A SMOTHERING THREAT, MLive, Nov 1, 2017“Stiltgrass can smother and outcompete native wildflowers, forbs and grasses,” said Eleanor Serocki, coordinator for the South by Southwest Corner Cooperative Invasive Species Management Area. “It’s been a major problem in other areas, so we have to work quickly to ensure it doesn’t become one here.”

Deer prefer native plants leaving lasting damage on forests, Science Daily, Oct 6, 2017When rampant white-tailed deer graze in forests, they prefer to eat native plants over certain unpalatable invasive plants, such as garlic mustard and Japanese stiltgrass. These eating habits lower native plant diversity and abundance, while increasing the proportion of plant communities made up of non-native species, according to a new study.

State finds new invasive weed, FreePress, Sept 2, 2017According to a news release from the Michigan Department of Natural Resources, Japanese stiltgrass has been positively identified on private property in Scio Township, near Ann Arbor in Washtenaw County. “This annual grass is considered highly invasive, taking hold in areas of disturbed soil along banks, roadways and woods,” said Greg Norwood, invasive species coordinator for the DNR’s Wildlife Division. “Seeds can be transported by water or on animals, and seeds can remain viable in the soil for three to five years. Because deer don’t feed on Japanese stiltgrass, it often takes over in areas where deer browse on native plants and leave open patches of soil.”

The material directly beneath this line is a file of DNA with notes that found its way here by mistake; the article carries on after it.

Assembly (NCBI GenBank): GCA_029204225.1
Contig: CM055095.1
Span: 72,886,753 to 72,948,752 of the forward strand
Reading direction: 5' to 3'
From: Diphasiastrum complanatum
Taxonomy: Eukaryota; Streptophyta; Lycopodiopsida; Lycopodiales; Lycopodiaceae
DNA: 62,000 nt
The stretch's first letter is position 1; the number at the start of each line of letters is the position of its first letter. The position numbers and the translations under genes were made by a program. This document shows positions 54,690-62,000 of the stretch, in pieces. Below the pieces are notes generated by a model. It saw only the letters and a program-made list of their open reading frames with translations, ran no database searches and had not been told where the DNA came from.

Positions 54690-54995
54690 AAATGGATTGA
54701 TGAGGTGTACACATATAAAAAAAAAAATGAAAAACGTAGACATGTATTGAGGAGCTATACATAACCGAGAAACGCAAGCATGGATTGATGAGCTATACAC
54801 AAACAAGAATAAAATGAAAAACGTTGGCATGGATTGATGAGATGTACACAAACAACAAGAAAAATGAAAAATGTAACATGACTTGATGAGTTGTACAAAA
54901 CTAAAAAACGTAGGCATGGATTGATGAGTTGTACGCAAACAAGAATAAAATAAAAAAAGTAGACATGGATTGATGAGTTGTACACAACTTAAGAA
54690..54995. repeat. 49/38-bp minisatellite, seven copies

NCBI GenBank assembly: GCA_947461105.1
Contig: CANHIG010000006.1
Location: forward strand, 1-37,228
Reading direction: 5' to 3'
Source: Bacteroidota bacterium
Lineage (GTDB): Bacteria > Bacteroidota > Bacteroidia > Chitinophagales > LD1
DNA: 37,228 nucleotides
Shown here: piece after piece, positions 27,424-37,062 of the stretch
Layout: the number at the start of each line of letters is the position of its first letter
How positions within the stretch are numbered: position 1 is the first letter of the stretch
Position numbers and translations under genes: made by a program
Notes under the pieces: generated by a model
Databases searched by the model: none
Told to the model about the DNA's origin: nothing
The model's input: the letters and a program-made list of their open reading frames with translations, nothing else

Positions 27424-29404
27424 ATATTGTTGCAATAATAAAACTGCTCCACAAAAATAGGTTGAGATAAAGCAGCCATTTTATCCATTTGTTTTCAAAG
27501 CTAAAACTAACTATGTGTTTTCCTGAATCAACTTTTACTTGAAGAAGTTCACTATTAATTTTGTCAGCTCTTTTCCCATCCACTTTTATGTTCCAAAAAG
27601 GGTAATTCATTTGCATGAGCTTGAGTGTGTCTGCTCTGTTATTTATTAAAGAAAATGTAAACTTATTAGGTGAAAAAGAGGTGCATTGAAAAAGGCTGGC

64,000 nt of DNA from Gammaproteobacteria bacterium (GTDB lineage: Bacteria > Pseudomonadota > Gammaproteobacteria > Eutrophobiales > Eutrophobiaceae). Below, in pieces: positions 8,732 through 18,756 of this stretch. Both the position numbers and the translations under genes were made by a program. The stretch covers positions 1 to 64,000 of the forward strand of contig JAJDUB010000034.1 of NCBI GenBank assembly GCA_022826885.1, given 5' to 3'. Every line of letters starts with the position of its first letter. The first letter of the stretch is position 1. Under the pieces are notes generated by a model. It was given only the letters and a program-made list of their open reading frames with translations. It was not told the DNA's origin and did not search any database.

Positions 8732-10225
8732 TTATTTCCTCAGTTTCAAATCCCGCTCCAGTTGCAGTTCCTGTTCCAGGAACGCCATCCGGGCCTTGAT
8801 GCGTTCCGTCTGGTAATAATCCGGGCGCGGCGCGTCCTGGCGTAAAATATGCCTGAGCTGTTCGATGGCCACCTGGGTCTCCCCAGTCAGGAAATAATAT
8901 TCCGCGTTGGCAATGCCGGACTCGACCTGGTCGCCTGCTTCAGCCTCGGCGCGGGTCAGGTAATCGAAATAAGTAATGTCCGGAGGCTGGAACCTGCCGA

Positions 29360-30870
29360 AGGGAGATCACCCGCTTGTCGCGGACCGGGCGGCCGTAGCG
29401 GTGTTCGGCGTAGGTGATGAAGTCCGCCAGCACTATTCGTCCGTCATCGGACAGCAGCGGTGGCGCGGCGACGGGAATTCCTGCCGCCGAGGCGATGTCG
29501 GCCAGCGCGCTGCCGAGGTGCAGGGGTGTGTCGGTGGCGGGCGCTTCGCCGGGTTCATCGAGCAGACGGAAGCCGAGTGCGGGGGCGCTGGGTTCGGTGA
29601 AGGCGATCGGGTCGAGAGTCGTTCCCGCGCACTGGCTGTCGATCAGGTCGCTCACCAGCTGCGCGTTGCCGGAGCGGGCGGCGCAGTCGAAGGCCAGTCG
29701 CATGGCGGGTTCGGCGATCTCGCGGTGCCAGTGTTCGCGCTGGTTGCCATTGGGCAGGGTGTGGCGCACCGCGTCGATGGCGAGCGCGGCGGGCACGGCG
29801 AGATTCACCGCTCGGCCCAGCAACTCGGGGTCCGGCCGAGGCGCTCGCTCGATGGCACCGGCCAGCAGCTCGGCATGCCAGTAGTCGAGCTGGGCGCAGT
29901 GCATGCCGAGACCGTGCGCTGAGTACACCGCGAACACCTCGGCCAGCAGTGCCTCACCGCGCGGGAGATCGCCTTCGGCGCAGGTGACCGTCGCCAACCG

Deer Discovery: Invasive Plants Get Boost from too Many Deer, Smithsonian Insider, May 6, 2016A survey of the two study plots after 25 years revealed the density of Japanese barberry, wine raspberry and Japanese stiltgrass was much higher in the open plot. The presence or absence of deer, they found, was an excellent predictor of the abundance of exotic plant species.

Overabundant Suburban Deer, Invertebrates,and the Spread of an Invasive Exotic Plant, Wildlife Society Bulletin, 2011The differences observed in vegetation between exclosures is believed to reflect interactions between deer feeding patterns and the invasive Japanese stilt grass and unless deer density is reduced, it is likely that the exotic Japanese stiltgrass will continue to increase in abundance and native plant species will decrease.

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